Greatest of All Time

Greatest of All Time

Extolling the attraction of chromers.

  • By: E. Donnall Thomas

Stuck on the cusp between dense fog and light drizzle, the moisture in the cool North Pacific air filled my lungs as I broke out of the brush at last. Ten months had passed since my last visit, but my favorite steelhead run was still waiting for me. It had been a bad year for old friendships, and I could only wish that people had shown me as much loyalty as the water.

Swollen slightly by two days of rain, the current looked pleasantly plump and full. Suppressing the urge to rig up quickly and start flailing away, I made myself sit down on a log and study the water. Time changes streams as surely as it changes people, in memory if not in fact, and I needed to study the water’s route through the little falls at the head of the pool and the current’s complex entry to the 20-yard run of smooth water where steelhead like to lie.
I tried to visualize where the fish might be and imagined myself as a Green-Butt Skunk coursing downstream to meet them. Satisfied at last, I removed the four pieces of my 7-weight from the metal case that protected them during a nasty hike through the brush and turned them into a fly rod.

I am an avowed nihilist in the selection of fly patterns for anadromous fish. For the most part, steelhead and salmon are either going to hit what’s offered properly or they aren’t. Most of our devotion to fumbling through fly boxes in search of an irresistible pattern reflects frustration with fish that aren’t hitting (or that aren’t even present). Conversely, the intense devotion we feel toward patterns that turned a day or two around is usually the result of getting the fly—whatever it is—in front of eager fish.

Presentation is another matter. Steelhead enjoy a more complex relationship with current than any other game fish. Flow governs their behavior from the moment they smell fresh water until the completion of their spawning run. Drawing strikes means presenting the fly—again, whatever it is—just so. There are times to swing, times to drift and times to strip, at all levels of the water column. Those are the distinctions that matter, not dithering over fly selection.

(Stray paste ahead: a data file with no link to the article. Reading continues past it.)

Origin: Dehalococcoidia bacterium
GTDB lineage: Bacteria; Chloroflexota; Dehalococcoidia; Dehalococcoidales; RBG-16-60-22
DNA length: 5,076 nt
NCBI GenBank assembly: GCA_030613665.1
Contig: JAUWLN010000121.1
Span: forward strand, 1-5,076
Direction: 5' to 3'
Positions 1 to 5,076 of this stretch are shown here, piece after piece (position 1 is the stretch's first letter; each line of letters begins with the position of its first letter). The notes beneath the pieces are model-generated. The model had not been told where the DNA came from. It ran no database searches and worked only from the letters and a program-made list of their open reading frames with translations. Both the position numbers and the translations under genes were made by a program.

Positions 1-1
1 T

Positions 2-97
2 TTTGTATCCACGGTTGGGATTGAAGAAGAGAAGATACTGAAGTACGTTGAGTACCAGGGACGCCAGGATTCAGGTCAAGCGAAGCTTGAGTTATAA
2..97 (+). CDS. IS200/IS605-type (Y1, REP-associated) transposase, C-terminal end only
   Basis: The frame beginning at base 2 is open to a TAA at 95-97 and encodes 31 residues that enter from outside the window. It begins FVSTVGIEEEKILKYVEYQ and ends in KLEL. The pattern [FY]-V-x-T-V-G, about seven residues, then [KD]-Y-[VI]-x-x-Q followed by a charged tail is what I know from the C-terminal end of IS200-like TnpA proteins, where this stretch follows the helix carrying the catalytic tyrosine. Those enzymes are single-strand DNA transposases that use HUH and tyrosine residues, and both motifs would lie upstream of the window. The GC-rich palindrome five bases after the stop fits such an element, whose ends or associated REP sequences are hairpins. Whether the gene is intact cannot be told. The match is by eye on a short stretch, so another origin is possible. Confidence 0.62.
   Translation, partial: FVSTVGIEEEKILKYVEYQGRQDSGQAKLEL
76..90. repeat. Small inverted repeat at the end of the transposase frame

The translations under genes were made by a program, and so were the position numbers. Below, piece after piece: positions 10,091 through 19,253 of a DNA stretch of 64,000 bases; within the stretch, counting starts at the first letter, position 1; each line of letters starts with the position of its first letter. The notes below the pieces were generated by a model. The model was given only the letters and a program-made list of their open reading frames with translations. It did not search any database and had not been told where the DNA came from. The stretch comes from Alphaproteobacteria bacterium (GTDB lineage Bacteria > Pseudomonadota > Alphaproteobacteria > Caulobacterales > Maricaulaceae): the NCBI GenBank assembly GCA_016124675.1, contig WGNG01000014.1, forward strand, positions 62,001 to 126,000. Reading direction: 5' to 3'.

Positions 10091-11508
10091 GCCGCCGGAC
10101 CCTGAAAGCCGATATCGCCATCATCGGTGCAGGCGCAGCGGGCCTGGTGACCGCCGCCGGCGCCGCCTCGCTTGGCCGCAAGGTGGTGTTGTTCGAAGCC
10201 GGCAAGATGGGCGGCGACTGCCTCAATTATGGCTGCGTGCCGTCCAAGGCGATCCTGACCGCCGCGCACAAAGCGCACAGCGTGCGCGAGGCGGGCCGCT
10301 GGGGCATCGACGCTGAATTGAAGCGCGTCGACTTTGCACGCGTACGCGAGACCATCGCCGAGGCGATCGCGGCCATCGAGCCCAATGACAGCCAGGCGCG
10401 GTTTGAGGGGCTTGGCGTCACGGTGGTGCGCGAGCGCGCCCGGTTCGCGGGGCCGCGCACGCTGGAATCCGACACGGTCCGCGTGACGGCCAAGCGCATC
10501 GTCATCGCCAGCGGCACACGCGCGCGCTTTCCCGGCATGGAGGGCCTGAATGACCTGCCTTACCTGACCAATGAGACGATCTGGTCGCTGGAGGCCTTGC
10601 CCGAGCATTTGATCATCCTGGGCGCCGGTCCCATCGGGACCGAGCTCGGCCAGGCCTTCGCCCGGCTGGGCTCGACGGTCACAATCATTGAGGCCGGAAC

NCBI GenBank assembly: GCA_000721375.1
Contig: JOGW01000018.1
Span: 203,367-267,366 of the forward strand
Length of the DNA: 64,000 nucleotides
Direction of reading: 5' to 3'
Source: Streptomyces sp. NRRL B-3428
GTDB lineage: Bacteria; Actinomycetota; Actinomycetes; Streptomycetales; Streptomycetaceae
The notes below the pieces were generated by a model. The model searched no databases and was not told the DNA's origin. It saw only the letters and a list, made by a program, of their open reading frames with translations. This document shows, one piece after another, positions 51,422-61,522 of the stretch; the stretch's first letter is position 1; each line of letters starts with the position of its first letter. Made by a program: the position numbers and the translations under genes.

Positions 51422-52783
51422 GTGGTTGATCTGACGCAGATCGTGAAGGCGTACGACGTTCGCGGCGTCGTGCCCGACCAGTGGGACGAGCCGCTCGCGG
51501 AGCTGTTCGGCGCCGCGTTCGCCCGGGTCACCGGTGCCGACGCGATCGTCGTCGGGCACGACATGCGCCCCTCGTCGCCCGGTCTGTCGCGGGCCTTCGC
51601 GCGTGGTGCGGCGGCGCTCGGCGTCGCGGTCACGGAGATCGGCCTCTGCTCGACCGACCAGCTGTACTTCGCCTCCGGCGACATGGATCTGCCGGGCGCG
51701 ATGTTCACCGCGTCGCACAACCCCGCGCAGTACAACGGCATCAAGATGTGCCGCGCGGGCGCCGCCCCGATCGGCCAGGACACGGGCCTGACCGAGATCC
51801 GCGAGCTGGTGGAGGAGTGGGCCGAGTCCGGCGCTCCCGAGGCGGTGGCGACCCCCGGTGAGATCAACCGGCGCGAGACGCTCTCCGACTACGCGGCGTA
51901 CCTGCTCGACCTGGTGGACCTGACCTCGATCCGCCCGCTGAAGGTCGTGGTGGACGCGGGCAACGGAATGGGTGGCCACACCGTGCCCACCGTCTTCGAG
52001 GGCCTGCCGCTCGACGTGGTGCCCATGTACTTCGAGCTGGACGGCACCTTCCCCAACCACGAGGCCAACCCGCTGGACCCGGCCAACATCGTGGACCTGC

Appreciating steelhead demands experience. Of course, acquiring that experience in turn demands willingness to spend years standing in the rain not catching fish, hence the great Catch 22 of steelhead fishing: anyone who has what it takes to get good at it is probably not someone I’d want to have marrying my daughter.

In fact, in my own daughter’s case that figure of speech may not apply, as I recalled with a laugh while threading a leader through the guides. Nicole was barely a teenager when she caught her first steelhead in this same little pool. We’d started out two miles downstream that day, where the road comes closer to the water, just above the tideline. I gave the first good pool to Nicole and my wife, Lori, while I hiked upstream to prospect for fish. I promised to meet them back on the road in four hours.

I didn’t touch a fish on the way upstream to the little pool below the falls, which is probably why I was asleep at the wheel when I made my first cast there. I nearly missed the strike completely, but hung on for three jumps before losing the fish. Three casts later I was fast to a bright hen that took me well downstream and into my backing before breaking off. Over the next half hour, I hooked and lost four more.

When Nicole popped out of the devil’s club, I realized that I’d missed our rendezvous—no surprise given the pace of the fishing. To atone for making her slog through the brush to retrieve me, I handed Nicole my rod, offered a few suggestions about technique and stepped out of the way just in time to watch her hook (and land!) another bright hen. She’s been at it ever since. Those are the days that draw you back through all the rain and mud. As I slid the knot home at last on the eye of the fly, I realized just how ready I was for another fish.